There are many benefits of swapping city life for the country, but for interior designer and homeowner Brielle, one of the most charming is the daily school run. “The worst traffic we get is ducks crossing the road!” she says. Brielle and her builder husband Andrew moved from Sydney to Bowral in the Southern Highlands. “I never thought I’d leave Sydney, but Bowral has wonderful vineyards and restaurants, and it’s a great place to raise kids,” says Brielle. “I’ve fallen in love with it.”
Brielle. “I’ve fallen in love with it.” Another plus: the move allowed Brielle and Andrew, who both work for Andrew’s building company AECB, to pursue their shared passion of renovating homes. “Because we were new to the area, we weren’t sure if Andrew would get work straight away, so we thought this house would give us a project,” explains Brielle. “He ended up getting lots of work, so we had to do it all in our spare time and on weekends.”
Who lives here: Brielle, an interior designer and office manager; Andrew, a builder and their sons.
What prompted the move? Brielle: “We came down from Sydney for a weekend one winter and decided this was where we’d like to live. The area has a lot of charm”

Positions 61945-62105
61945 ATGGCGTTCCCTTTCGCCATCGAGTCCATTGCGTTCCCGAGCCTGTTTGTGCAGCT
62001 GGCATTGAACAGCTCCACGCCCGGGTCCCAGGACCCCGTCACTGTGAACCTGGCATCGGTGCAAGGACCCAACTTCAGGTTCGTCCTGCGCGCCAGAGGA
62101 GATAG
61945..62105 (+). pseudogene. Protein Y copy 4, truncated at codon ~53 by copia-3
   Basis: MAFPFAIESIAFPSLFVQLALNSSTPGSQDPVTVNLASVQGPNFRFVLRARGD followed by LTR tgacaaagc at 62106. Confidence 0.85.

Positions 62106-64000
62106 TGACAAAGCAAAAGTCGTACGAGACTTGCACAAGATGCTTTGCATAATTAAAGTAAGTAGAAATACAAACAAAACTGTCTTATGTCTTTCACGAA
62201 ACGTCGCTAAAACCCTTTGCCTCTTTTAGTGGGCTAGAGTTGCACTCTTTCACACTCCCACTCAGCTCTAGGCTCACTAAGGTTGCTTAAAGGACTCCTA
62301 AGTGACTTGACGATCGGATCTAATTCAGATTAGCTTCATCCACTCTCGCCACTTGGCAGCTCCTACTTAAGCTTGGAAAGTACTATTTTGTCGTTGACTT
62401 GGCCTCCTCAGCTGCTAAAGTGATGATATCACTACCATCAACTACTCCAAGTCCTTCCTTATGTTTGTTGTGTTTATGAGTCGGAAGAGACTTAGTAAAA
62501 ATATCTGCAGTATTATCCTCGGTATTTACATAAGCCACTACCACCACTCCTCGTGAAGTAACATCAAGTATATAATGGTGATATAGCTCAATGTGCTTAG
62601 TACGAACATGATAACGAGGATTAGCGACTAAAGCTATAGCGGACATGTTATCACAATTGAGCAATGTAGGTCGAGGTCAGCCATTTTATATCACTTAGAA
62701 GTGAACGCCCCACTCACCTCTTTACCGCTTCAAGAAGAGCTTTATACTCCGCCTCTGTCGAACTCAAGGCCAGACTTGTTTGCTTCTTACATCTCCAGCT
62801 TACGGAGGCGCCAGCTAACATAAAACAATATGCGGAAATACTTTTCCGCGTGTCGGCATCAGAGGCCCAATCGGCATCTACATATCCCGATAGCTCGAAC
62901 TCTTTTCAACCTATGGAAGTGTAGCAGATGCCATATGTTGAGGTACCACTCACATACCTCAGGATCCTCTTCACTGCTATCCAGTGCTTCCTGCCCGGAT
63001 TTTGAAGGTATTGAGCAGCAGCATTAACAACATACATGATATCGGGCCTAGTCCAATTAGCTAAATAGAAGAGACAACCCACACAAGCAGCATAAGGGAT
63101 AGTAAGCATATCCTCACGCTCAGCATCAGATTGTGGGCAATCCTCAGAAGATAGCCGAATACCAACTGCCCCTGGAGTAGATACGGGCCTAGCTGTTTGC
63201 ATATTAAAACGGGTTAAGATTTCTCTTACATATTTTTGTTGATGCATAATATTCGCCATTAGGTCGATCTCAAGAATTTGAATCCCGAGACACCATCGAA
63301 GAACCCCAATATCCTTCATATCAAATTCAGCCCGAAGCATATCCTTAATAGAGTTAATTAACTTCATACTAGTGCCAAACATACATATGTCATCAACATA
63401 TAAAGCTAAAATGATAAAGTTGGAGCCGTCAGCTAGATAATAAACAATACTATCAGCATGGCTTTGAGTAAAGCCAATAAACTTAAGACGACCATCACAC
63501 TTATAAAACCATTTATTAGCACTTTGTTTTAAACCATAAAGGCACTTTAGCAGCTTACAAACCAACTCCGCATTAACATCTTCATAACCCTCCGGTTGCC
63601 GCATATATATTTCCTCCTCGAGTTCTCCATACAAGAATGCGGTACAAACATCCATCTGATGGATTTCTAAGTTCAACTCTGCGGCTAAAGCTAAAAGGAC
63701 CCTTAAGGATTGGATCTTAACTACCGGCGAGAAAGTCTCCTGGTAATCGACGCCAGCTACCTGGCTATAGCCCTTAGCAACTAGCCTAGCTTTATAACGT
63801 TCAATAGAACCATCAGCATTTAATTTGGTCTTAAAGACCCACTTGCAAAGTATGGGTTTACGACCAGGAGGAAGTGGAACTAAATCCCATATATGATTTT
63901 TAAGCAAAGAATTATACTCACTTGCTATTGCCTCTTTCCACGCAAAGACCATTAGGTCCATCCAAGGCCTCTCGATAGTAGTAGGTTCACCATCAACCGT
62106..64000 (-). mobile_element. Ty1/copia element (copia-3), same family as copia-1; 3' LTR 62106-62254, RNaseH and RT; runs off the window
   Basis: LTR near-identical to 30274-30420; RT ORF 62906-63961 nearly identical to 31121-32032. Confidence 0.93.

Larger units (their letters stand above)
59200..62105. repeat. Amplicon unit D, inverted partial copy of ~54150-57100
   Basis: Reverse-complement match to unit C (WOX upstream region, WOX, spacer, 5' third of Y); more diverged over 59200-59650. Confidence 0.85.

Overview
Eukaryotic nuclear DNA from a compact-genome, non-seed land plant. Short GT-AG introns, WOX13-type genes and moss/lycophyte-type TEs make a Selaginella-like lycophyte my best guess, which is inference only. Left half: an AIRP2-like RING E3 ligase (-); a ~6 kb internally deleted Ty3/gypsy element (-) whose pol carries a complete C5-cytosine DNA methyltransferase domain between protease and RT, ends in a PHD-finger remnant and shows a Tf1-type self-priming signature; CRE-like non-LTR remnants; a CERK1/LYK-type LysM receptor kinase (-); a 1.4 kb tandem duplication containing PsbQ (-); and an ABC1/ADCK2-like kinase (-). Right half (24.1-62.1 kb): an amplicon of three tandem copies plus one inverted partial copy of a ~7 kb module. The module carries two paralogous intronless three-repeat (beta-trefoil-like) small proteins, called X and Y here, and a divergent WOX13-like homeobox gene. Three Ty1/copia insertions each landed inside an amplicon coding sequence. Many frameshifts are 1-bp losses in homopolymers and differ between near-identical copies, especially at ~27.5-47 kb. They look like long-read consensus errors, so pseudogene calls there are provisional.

Any renovation must-haves?“We love to eat, cook and entertain, so I wanted a really big island bench in the kitchen; something that would make it easy to mingle with guests, and feel effortless.”
What inspires your style? “I love interior design books. I don’t seem to be able to walk past a bookstore without buying one! I love to display them on our bookshelf like pieces of art.”
Favourite spot in the house? “The front room. You can sit with a cup of tea and look out at the magnolia tree. It’s been here since the 1950s, so we couldn’t bear to get rid of it. In summer it blooms with flowers, and in winter, when its leaves have dropped, it lets in the warm sun.”
Situated on the side of a hill, overlooking the township, the original 1950s-era house was rundown and riddled with asbestos. “We saw it during winter and it looked a bit sad and sorry for itself, like nobody had maintained or loved it since the first owner,” recalls Brielle. “But it had a really nice aspect and huge front windows, plus it was close to town, the local pool and bike tracks. It seemed perfect for us.”
The couple moved in and started work on the landscaping while awaiting council approval. Despite plans to significantly alter and extend the building, Brielle and Andrew chose to live on site with their sons. “We converted the garage into a rumpus room, gym and laundry, and moved into it while we ripped the whole of the upstairs to bits,” explains Brielle.
No space was spared under the new plans. The size, shape and layout of the entrance, lounge and bedrooms were all rejigged to provide a better sense of flow and greater privacy in the front of the house. At the back, two wings were added, one containing a new kitchen and dining area, the other the master bedroom and ensuite.